Does the Deficit Matter? Three Quick Takes
One of the conference's panels is “Solving the Deficit Problem.” Moderated by CNBC's Steve Liesman, the discussion between Jon Corzine—Chairman and CEO of MF Global; Emil Henry, Jr., CEO of Henry, Tiger LLC; and Thomas Steyer of Farallon Capital Management—aims to tackle a growth threat to America's long-term prosperity. The panelists gave CNBC's Maneet Ahuja a preview of their opinions.
Thomas Steyer, Senior Managing Member, Farallon Capital Management
“The purpose of a long-term deficit reduction plan is to build a strong American economy and provide the best opportunities for its citizens. To do that, federal budget deficits must be brought under control, but must allow time for our economy to recover before delivering the full dose of painful medicine. After all, the best deficit reduction method is real growth. Having said that, I feel that any successful budgeting exercise at this point must protect investment in our future (education, infrastructure, R&D), maintain essential public services, including defense, and protect the social safety net, while cutting spending and addressing the most substantial fiscal challenge facing the country, namely healthcare. So while I applaud spending cuts, we must make them in the context of our government’s true obligations and challenges, in a realistic time frame, and with the knowledge that some of the solutions must come from increased revenues. Markets don't need to know everything is fine, but to believe everything will be fine. A credible trajectory with a determination to see it through is what the doctor has ordered.”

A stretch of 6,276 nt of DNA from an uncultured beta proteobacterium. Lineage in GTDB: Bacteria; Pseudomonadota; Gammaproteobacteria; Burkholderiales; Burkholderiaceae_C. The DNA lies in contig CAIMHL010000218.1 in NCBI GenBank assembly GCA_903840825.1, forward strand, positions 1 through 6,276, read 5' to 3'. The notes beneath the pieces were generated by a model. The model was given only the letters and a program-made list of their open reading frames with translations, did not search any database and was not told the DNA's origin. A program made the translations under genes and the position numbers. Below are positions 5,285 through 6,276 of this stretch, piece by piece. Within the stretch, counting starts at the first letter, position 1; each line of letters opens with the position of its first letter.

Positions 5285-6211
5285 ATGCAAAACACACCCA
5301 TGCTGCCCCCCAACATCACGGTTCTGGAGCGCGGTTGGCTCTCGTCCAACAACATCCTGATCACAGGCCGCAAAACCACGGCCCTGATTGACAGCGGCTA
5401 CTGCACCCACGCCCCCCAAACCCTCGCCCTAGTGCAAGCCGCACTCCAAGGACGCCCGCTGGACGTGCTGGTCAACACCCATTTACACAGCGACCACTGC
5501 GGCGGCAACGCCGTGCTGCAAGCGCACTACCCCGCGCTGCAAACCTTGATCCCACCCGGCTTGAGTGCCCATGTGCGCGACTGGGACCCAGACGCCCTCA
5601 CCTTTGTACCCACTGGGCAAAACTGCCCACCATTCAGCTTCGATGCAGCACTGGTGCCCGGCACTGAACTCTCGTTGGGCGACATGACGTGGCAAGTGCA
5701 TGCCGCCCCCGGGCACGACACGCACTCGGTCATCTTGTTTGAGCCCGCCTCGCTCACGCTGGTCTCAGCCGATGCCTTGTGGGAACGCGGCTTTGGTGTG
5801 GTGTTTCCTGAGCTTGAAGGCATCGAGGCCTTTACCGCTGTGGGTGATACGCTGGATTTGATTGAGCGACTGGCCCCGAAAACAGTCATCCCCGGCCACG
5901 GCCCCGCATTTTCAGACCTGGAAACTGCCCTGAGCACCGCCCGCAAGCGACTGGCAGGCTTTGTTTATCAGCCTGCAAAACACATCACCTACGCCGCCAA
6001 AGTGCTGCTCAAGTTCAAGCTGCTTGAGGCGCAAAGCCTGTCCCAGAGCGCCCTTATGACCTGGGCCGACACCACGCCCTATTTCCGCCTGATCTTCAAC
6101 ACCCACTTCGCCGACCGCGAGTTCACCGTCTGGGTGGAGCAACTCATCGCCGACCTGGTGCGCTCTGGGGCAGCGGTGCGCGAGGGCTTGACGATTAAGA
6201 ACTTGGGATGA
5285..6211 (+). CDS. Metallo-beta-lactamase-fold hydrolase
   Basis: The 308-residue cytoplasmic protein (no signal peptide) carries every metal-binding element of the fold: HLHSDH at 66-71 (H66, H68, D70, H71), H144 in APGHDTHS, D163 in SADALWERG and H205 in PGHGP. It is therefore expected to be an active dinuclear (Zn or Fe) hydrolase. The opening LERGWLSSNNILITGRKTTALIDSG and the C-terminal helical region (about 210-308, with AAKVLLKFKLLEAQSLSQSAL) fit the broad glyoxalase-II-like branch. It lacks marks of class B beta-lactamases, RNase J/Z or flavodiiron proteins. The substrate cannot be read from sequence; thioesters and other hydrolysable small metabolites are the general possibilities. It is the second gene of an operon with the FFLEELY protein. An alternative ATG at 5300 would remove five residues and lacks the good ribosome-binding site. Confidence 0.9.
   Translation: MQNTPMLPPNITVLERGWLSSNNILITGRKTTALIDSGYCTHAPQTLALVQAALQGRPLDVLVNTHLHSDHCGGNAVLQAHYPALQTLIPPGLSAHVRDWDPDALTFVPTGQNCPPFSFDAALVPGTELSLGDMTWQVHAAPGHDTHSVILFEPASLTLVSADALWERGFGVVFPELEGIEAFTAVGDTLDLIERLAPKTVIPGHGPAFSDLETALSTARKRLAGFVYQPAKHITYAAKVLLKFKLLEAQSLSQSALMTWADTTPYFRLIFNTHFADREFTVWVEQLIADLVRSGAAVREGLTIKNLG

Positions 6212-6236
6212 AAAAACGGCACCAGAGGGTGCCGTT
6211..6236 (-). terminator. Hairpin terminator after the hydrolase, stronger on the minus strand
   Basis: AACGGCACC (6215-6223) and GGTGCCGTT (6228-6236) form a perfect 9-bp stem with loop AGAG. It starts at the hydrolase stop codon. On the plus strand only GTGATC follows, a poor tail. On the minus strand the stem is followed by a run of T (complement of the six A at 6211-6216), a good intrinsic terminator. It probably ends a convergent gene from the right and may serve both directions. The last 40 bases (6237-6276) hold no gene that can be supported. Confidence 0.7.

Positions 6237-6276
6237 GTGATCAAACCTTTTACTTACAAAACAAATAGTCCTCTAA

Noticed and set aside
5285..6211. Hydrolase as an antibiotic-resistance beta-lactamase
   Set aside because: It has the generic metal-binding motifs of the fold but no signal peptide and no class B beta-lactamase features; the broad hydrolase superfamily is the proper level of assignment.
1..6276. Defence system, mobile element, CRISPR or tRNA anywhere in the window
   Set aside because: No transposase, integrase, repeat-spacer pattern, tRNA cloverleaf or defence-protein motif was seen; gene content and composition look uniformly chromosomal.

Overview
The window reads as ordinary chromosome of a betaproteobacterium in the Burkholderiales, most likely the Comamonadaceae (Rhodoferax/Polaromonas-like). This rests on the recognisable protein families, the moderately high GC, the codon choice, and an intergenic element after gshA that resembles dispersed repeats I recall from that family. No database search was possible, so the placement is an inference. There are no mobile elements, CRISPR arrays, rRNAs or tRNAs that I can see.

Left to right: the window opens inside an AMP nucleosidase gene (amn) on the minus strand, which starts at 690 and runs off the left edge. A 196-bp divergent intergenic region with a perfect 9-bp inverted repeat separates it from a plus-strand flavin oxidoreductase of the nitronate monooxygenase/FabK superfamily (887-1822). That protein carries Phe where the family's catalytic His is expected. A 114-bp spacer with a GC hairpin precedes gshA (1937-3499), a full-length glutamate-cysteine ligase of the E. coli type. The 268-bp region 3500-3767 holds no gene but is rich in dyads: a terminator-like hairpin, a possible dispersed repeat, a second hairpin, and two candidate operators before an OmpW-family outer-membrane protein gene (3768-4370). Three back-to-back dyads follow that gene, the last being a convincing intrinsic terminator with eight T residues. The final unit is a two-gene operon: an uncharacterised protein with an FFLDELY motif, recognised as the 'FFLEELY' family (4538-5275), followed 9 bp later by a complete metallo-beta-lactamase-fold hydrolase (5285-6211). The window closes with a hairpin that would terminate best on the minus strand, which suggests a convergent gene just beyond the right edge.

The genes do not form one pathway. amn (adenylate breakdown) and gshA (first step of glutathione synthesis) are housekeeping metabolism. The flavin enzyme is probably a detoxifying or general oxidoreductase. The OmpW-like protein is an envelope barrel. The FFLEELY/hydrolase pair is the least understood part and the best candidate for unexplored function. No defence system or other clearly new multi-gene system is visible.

Emil Henry, CEO, Henry, Tiger, LLC
“Deficits and our national debt are integrally linked and unsustainable, and they are both on a trajectory towards crisis if not addressed soon and dramatically. The deficit needs both short-term and long-term solutions. In the short-term, government spending needs to be reduced from its current level of 25 percent of (gross domestic product) to its historical average of 20 percent or less. In the long term, any serious effort to return to a path of fiscal discipline must include entitlement reform which will require leadership and politicians who place the health of the country ahead of political careers.
“In addition, the most important policy prescriptions going forward must focus on growth, including reducing burdensome regulation, simplifying the tax code, and lowering the corporate tax rate, passing free trade agreements, and creating an environment in the United States that attracts jobs putting us back on a path the full employment. A critical element of a growth is productivity enhancements from education and technology.”
Jon Corzine, Chairman and CEO, MF Global
“We need a two-pronged approach that provides fiscal stimulus today, coupled with a combination of entitlement reform, spending controls, and tax reform in the long term. Unless we make immediate investments in education, infrastructure, and job creation, the economy is likely to experience a double-dip recession, which will translate to even larger deficits over the next decade. At the same time, we need to take steps to control entitlement spending and protect the safety net for future generations, while also reforming the tax code and select discretionary programs. The problem is fixable, if politics doesn’t get in the way.”